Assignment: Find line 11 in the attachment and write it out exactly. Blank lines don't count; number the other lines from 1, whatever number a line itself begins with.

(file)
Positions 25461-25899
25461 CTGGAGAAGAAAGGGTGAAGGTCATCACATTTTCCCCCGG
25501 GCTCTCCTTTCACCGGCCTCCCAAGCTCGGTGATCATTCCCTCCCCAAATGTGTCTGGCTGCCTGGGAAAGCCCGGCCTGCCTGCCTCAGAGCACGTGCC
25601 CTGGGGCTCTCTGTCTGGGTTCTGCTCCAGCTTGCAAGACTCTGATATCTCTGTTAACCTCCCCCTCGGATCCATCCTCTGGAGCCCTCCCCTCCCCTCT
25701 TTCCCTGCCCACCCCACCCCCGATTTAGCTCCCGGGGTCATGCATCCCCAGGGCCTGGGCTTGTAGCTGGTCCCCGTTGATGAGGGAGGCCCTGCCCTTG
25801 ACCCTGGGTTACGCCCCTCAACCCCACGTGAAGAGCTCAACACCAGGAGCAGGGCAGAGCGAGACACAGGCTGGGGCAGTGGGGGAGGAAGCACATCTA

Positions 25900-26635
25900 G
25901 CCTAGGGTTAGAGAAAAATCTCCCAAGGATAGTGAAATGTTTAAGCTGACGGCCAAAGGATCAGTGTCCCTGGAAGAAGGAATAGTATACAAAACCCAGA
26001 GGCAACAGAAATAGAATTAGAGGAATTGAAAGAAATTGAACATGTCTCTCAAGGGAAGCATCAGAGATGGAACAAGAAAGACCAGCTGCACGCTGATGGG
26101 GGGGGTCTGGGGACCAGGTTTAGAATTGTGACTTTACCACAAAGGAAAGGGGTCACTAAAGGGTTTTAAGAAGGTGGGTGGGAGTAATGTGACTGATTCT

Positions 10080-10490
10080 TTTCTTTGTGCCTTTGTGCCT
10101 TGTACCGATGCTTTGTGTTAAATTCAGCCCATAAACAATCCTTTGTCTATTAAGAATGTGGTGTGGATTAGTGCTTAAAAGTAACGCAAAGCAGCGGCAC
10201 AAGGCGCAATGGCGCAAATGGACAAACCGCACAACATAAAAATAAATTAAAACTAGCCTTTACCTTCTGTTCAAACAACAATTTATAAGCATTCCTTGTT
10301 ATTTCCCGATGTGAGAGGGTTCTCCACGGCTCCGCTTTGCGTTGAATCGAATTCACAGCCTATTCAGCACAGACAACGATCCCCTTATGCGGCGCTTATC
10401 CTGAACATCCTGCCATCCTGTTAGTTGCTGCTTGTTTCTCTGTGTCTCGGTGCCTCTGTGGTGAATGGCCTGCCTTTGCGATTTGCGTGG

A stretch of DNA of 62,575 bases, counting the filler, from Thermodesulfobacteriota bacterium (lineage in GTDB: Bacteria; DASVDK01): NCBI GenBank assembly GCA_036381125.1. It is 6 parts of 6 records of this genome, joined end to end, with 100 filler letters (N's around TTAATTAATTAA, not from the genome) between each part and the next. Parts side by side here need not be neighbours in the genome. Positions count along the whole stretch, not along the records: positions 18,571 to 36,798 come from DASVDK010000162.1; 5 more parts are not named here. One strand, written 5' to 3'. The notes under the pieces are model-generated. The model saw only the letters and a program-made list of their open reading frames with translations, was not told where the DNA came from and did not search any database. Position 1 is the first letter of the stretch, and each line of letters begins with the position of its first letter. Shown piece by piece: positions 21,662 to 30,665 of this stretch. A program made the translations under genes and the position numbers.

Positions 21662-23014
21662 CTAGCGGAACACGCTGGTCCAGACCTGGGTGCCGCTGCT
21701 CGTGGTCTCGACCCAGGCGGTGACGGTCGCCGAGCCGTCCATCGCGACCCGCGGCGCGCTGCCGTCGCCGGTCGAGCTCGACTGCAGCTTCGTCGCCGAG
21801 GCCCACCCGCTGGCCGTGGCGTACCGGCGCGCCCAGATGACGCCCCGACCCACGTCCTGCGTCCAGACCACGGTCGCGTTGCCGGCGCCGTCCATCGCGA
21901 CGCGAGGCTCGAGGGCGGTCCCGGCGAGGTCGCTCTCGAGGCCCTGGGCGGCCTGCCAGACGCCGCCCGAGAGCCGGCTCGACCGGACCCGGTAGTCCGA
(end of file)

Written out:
26101 GGGGGTCTGGGGACCAGGTTTAGAATTGTGACTTTACCACAAAGGAAAGGGGTCACTAAAGGGTTTTAAGAAGGTGGGTGGGAGTAATGTGACTGATTCT